Raleigh: 4801 Glenwood Avenue, Suite 200, Raleigh, NC 27612.  

(919) 825-3309  


Albert Minn is a patent attorney with 10 years of experience practicing before the United States Patent and Trademark Office.  

What’s the difference between a design patent and a utility patent?  What does a design patent actually protect?  Are design patents worth their costs?  These are some questions that all inventors and entrepreneurs should consider as part of their innovative development. 

What’s the difference?

Utility patents are more well-known between utility and design patents.  And although design patents are often overlooked, they provide a unique layer of protection for particular intellectual property portfolios.  Utility patents, as their name suggests, protect the utilitarian aspects of an invention (i.e., how it works), whereas design patents protect the ornamental aspects of a particular article.  Other differences include the length of terms of protection.

What do Design Patents protect?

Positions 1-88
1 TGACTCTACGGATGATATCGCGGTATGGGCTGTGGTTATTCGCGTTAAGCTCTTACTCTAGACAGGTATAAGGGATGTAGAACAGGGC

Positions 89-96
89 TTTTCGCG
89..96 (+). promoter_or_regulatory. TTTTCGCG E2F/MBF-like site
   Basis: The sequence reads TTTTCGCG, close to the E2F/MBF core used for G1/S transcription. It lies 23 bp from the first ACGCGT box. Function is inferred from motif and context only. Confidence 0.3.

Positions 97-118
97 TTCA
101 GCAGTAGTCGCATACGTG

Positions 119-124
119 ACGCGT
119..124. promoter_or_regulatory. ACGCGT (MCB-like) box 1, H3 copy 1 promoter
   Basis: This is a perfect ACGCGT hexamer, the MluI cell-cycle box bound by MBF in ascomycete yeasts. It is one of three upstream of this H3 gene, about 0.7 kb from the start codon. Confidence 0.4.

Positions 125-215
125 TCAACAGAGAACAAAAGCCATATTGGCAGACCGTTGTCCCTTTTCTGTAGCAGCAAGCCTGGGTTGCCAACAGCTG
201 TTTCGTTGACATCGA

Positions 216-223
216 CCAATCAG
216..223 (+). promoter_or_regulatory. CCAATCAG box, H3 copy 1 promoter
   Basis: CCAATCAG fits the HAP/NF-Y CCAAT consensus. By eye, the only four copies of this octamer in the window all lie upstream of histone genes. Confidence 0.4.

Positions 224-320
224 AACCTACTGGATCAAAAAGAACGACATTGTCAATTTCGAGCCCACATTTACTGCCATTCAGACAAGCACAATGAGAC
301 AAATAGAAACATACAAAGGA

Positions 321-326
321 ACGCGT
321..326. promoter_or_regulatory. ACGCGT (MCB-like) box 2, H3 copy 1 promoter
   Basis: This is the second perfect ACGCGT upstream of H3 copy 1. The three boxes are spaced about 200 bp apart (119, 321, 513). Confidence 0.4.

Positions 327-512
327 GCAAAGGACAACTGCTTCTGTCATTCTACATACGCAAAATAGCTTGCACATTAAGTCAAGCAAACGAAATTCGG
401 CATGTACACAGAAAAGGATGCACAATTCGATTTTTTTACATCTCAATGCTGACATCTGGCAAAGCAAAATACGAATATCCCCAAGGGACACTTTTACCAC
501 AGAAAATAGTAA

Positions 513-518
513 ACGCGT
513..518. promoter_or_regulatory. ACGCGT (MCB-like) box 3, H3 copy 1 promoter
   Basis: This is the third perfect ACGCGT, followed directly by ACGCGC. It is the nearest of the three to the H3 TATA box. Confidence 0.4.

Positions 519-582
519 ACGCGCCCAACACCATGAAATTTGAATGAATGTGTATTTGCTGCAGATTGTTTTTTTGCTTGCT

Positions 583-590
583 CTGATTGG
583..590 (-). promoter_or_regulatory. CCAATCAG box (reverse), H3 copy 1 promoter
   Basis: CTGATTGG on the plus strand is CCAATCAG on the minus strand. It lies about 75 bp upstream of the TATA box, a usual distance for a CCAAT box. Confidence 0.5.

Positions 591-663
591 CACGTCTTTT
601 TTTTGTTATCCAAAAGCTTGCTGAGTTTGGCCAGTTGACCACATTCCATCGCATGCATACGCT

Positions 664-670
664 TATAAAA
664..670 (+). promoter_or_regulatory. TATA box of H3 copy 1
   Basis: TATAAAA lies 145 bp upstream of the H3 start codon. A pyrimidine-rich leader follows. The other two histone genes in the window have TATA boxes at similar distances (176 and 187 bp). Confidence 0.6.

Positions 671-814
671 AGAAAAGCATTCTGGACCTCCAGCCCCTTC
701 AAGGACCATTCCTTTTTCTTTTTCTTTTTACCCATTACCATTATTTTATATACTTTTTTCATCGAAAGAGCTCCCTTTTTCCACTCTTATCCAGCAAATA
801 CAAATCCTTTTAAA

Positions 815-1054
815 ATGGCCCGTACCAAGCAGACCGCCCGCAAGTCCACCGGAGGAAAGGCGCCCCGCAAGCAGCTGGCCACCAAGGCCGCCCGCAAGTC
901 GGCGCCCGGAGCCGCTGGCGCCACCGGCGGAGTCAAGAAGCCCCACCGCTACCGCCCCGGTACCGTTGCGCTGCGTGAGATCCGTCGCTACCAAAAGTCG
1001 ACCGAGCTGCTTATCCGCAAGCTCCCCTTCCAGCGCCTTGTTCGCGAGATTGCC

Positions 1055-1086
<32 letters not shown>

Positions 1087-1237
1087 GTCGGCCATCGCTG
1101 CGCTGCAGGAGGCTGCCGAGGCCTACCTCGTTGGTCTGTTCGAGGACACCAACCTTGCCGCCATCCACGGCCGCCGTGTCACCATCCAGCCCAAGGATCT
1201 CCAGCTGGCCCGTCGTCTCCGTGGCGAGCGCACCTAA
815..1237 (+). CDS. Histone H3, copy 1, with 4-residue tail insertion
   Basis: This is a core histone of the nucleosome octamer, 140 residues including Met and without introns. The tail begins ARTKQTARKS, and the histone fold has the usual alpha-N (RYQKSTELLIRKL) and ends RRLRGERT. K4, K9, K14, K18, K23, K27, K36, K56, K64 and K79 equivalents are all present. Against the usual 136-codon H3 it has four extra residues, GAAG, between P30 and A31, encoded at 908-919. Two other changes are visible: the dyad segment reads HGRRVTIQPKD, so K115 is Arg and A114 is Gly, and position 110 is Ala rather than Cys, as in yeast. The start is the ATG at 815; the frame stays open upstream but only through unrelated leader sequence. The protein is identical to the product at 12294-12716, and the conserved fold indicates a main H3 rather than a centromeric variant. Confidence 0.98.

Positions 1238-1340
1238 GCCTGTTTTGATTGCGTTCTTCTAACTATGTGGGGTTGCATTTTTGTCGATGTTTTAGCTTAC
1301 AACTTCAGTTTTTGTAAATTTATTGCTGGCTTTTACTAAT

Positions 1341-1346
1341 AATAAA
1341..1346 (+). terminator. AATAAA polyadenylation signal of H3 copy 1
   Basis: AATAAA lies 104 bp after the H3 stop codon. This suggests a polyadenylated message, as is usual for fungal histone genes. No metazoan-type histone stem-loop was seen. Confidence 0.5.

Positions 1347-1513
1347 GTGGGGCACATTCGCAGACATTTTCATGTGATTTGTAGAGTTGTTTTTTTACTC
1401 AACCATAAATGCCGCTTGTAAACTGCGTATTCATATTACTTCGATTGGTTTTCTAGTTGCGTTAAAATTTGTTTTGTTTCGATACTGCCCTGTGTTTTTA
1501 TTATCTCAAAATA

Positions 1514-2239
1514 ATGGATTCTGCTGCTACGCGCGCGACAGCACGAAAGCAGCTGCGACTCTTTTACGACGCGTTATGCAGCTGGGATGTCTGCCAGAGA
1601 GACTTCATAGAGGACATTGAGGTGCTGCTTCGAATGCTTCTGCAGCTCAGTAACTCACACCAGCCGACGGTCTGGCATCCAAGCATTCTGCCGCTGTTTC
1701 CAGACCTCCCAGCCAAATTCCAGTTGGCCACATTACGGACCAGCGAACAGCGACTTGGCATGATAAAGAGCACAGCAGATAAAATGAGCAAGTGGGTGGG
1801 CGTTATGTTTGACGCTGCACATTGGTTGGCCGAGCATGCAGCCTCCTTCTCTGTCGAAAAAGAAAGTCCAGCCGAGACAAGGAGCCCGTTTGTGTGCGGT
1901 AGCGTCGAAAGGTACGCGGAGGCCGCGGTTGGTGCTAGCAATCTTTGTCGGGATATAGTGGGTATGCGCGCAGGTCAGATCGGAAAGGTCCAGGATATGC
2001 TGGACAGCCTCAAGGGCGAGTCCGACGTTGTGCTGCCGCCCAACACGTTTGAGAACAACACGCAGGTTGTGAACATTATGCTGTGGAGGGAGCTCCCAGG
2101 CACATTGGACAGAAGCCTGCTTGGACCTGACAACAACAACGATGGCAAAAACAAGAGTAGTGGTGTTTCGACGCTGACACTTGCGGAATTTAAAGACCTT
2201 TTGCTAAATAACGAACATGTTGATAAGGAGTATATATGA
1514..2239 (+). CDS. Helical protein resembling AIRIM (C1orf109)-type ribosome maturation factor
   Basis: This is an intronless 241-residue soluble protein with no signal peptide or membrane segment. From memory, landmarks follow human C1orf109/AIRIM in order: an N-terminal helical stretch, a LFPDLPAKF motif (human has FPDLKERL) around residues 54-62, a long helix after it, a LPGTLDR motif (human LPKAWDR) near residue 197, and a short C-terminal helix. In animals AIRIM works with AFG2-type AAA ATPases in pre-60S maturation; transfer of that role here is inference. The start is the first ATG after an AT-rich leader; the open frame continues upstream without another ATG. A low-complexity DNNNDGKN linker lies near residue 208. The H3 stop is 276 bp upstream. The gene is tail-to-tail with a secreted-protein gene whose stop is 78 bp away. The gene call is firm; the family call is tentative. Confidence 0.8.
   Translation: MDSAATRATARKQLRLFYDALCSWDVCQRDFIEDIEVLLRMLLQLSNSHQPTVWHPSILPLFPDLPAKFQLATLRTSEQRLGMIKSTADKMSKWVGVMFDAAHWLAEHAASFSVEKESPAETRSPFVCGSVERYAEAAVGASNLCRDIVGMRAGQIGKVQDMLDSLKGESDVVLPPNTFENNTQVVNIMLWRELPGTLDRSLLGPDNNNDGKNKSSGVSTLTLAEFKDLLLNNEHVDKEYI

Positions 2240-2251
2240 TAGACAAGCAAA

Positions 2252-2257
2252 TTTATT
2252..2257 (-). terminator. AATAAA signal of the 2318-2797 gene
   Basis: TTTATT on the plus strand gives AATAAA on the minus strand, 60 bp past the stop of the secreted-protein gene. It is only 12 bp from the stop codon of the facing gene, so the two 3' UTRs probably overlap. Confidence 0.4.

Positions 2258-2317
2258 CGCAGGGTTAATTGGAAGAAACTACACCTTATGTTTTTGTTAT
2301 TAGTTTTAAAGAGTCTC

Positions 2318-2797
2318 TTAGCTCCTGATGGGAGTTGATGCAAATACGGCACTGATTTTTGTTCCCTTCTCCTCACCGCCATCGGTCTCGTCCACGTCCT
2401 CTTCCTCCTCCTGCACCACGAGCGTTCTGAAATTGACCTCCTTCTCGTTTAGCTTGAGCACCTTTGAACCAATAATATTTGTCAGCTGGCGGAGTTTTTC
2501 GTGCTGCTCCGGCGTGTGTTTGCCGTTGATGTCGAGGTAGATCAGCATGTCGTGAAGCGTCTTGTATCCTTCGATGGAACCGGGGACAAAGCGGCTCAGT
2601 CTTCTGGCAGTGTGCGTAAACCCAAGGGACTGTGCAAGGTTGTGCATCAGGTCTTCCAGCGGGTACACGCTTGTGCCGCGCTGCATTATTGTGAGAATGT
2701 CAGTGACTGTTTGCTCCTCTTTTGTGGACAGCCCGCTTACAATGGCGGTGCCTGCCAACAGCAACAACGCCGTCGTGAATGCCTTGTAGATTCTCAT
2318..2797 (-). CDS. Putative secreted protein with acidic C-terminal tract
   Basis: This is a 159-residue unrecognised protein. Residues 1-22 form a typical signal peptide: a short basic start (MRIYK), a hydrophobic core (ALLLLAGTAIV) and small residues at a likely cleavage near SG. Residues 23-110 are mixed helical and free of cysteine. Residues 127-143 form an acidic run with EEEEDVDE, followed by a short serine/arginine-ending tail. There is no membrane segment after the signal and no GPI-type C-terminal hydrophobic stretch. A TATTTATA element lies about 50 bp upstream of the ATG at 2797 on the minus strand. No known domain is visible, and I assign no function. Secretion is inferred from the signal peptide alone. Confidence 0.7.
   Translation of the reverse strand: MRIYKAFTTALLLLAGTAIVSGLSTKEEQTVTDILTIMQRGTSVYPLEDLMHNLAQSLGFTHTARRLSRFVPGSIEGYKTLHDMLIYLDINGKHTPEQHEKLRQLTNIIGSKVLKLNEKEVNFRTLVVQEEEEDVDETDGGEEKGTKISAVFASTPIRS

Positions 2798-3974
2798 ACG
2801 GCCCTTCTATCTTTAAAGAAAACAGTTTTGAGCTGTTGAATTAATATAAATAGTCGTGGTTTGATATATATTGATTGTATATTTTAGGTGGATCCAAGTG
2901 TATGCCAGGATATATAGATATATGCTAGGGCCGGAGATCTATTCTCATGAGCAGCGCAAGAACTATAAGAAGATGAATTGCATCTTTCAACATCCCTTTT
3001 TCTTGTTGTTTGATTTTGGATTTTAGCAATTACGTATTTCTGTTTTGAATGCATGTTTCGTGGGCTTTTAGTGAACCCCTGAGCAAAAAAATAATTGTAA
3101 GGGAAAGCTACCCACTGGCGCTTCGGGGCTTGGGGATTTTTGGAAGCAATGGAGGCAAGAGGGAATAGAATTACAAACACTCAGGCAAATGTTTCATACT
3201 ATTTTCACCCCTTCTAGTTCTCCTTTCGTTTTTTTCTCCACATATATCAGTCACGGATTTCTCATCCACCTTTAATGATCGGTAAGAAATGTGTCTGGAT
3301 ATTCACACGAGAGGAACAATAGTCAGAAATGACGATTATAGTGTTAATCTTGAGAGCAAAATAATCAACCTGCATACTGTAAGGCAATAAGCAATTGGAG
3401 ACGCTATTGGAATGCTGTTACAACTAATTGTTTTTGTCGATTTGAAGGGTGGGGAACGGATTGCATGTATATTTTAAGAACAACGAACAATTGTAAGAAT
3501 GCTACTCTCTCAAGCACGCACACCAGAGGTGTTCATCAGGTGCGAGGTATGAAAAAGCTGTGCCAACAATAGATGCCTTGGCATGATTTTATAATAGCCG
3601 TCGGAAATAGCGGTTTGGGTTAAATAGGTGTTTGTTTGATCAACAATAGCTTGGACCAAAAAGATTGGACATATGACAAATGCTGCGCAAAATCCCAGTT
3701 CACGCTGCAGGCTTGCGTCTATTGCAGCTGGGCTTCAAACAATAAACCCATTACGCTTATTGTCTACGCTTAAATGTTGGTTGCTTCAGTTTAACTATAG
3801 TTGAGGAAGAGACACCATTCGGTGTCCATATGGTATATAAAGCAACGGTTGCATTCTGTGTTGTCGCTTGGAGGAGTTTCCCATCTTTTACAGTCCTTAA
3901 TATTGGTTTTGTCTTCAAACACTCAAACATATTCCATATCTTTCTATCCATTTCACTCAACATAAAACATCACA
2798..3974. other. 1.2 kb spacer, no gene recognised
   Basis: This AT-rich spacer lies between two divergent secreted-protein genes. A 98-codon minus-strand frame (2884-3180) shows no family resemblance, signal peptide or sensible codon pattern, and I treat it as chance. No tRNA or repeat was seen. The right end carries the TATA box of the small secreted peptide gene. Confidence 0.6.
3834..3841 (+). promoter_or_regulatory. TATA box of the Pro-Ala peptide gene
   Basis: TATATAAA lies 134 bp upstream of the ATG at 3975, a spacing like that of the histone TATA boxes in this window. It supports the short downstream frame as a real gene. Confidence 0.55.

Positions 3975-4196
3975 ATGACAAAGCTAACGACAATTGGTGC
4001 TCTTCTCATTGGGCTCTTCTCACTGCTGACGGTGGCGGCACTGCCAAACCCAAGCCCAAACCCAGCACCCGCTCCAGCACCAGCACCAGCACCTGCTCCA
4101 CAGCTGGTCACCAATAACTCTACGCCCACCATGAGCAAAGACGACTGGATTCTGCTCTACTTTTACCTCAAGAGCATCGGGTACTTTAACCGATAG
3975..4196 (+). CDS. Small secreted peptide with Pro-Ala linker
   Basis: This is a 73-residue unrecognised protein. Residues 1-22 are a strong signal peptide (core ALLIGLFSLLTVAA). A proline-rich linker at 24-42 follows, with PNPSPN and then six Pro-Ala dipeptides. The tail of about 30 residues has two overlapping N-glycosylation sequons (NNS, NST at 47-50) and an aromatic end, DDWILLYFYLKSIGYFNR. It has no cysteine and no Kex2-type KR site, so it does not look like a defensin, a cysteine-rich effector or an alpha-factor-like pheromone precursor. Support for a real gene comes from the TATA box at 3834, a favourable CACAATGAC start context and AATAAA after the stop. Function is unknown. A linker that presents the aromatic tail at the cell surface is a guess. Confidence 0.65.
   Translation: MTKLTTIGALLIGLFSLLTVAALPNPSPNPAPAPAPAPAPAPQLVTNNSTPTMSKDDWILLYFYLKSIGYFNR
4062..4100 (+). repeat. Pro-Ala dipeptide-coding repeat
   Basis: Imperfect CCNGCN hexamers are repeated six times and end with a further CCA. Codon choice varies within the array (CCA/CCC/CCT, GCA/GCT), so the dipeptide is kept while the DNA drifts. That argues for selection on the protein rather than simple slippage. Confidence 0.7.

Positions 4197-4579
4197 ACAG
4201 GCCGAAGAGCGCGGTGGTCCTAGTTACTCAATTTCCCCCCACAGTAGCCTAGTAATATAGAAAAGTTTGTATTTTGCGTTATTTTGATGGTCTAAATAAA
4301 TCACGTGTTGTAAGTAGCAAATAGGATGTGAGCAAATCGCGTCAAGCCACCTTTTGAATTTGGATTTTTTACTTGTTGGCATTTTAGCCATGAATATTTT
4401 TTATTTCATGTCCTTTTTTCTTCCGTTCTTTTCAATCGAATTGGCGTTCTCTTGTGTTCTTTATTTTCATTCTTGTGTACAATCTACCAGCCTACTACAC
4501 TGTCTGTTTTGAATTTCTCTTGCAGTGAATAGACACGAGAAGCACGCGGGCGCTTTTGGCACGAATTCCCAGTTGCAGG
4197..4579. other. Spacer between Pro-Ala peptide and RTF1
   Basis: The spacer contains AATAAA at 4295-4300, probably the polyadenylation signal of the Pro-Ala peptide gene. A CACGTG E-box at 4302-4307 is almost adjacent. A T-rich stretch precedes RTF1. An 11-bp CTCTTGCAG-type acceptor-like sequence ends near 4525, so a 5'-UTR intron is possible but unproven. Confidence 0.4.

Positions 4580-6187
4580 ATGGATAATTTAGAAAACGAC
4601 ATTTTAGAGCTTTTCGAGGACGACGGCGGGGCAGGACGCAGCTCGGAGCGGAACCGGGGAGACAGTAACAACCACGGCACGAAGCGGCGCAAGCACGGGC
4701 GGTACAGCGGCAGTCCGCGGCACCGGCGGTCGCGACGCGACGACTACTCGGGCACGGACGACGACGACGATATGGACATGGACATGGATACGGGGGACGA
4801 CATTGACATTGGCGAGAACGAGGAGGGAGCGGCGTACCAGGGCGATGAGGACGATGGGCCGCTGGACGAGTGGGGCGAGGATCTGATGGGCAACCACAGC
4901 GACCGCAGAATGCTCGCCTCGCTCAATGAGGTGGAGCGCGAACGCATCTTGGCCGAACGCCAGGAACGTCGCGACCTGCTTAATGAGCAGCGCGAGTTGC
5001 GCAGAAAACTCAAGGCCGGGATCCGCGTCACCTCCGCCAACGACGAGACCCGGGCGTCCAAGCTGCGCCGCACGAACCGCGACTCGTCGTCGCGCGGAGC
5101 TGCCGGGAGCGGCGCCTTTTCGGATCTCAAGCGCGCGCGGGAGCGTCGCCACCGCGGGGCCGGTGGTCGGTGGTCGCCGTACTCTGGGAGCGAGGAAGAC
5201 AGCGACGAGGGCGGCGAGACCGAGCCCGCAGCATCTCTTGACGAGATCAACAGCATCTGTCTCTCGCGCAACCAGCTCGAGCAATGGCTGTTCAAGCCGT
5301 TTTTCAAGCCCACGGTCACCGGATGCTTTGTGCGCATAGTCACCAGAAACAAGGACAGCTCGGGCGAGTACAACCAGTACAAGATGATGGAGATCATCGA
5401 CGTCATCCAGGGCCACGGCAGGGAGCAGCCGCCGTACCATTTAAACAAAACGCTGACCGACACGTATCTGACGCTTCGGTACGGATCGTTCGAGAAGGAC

In three simple words: how it looks.  Design patents protect the visual ornamentation of a particular product (i.e., how it looks) and can help protect you from others copying the appearance of your product.  When looking to protect the way a product looks, a design patent may be all that is required.  Although design patents afford narrow protection compared to utility patents, design patents are extremely effective at preventing direct knockoffs.  Courts have defined an ordinary observer test for determining whether a product infringes upon a design patent.  Further, design patents can be used to protect cover not just the entire visual appearance of a product, but also a portion of the visual appearance of a product. This allows for protecting the most unique portion of the product even though more usual or unimportant portions of the product exist.

Can I file for both patents?

In some cases, it may be necessary to protect both the functional aspects of an invention (i.e., utilitarian aspects) and the visual appearance of the invention (i.e., ornamental aspects).  In such cases, filing for a utility patent concurrently with a design patent should be considered. 

If you have additional questions about design patents or want to get started on the patent process, give Grell & Watson a call at (919) 825-3309!